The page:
At times, it seems like there’s an indundation of announcements featuring discoveries of “Earth-like” planets. And while those announcements are exciting, and scientifically noteworthy, there’s always a little question picking away at them: exactly how Earth-like are they, really?
After all, Earth is defined by its relationship with the Sun.
To date, astronomers have confirmed the existence of 4,144 extrasolar planets in 3,074 systems, with a further 5,094 candidates awaiting confirmation. The majority of these planets were found by the Kepler Space Telescope, which spent nine years (between May of 2009 and February of 2018) monitoring distant stars for transit signals – where a planet passing in front of a star causes a dip in brightness.
And yet, even though it is now defunct, the data that Kepler accumulated over the years continues to lead to new discoveries. For instance, a transatlantic team of researchers recently found a signal in Kepler‘s archival data that eluded detection before. This signal indicates that there is a second planet orbiting Kepler-1649, an M-type red dwarf star located 302 light-years away.
Thanks to the Kepler mission and other efforts to find exoplanets, we’ve learned a lot about the exoplanet population. We know that we’re likely to find super-Earths and Neptune-mass exoplanets orbiting low-mass stars, while larger planets are found around more massive stars. This lines up well with the core accretion theory of planetary formation.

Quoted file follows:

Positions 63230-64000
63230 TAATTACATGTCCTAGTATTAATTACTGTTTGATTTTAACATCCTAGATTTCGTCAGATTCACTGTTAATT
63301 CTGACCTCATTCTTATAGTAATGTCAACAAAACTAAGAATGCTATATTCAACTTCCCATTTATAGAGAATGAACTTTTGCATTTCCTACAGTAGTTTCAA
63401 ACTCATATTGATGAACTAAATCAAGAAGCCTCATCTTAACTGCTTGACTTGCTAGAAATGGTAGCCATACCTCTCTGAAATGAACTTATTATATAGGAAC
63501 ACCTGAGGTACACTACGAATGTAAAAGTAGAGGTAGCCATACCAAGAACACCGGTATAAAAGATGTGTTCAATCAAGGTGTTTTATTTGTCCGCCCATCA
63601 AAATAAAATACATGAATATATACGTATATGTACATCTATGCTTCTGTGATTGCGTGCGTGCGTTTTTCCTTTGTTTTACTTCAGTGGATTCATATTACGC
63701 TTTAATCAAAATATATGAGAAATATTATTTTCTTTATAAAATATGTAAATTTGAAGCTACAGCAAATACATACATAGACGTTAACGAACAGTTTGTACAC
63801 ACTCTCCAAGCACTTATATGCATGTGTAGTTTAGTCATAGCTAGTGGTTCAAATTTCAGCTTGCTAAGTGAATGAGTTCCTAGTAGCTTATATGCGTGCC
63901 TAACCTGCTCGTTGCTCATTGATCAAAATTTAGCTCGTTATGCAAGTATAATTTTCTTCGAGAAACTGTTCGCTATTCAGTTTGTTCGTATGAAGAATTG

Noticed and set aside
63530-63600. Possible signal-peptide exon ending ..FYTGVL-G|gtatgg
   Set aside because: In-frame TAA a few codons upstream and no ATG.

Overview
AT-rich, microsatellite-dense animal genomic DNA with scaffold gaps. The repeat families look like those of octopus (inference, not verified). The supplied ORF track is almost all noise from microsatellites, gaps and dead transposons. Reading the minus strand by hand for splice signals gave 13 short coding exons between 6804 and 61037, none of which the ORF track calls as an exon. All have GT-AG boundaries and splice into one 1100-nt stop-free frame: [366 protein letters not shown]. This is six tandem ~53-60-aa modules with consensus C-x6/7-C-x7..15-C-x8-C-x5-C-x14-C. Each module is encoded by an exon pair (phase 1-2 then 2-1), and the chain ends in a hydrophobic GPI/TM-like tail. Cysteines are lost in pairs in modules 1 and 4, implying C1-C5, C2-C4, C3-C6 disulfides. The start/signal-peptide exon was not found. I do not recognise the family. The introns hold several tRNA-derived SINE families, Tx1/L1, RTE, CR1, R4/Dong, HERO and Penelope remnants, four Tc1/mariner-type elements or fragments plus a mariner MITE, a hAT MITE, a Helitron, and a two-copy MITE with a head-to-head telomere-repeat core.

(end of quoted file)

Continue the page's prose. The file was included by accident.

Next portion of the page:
But not all of our observations comply with that theory. The discovery of a Jupiter-like planet orbiting a small red dwarf means our understanding of planetary formation might not be as clear as we thought. A second theory of planetary formation, called the disk instability theory, might explain this surprising discovery.
It turns out that the TRAPPIST-1 star may be a terrible host for the TRAPPIST planets announced in February.
The TRAPPIST-1 star, a Red Dwarf, and its 7 planets caused a big stir in February when it was discovered that 3 of the rocky planets are in the habitable zone. But now more data is coming which suggests that the TRAPPIST-1 star is much too volatile for life to exist on its planets.
Red Dwarfs are much dimmer than our Sun, but they also last much longer. Their lifetimes are measured in trillions of years, not billions. Their long lives make them intriguing targets in the search for habitable worlds. But some types of Red Dwarf stars can be quite unstable when it comes to their magnetism and their flaring.
A new study analyzed the photometric data on TRAPPIST-1 that was obtained by the K2 mission. The study, which is from the Konkoly Observatory and was led by astronomer Krisztián Vida, suggests that TRAPPIST-1 flares too frequently and too powerfully to allow life to form on its planets.